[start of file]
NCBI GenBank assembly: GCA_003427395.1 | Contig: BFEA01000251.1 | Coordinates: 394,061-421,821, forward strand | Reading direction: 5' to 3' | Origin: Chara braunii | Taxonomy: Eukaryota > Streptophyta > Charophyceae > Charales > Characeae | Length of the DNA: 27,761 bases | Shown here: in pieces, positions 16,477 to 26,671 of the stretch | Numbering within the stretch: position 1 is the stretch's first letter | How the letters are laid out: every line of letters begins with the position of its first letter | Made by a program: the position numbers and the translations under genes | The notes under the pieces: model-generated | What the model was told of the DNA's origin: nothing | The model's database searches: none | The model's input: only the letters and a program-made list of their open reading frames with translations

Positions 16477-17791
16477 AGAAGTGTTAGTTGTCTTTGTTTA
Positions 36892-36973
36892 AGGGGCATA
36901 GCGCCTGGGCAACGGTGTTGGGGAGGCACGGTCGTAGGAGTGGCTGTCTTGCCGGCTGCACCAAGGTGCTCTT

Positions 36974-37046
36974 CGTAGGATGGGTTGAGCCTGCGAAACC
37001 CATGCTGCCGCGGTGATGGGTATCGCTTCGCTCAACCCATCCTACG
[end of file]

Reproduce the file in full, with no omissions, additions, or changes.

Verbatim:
NCBI GenBank assembly: GCA_003427395.1 | Contig: BFEA01000251.1 | Coordinates: 394,061-421,821, forward strand | Reading direction: 5' to 3' | Origin: Chara braunii | Taxonomy: Eukaryota > Streptophyta > Charophyceae > Charales > Characeae | Length of the DNA: 27,761 bases | Shown here: in pieces, positions 16,477 to 26,671 of the stretch | Numbering within the stretch: position 1 is the stretch's first letter | How the letters are laid out: every line of letters begins with the position of its first letter | Made by a program: the position numbers and the translations under genes | The notes under the pieces: model-generated | What the model was told of the DNA's origin: nothing | The model's database searches: none | The model's input: only the letters and a program-made list of their open reading frames with translations

Positions 16477-17791
16477 AGAAGTGTTAGTTGTCTTTGTTTA
Positions 36892-36973
36892 AGGGGCATA
36901 GCGCCTGGGCAACGGTGTTGGGGAGGCACGGTCGTAGGAGTGGCTGTCTTGCCGGCTGCACCAAGGTGCTCTT

Positions 36974-37046
36974 CGTAGGATGGGTTGAGCCTGCGAAACC
37001 CATGCTGCCGCGGTGATGGGTATCGCTTCGCTCAACCCATCCTACG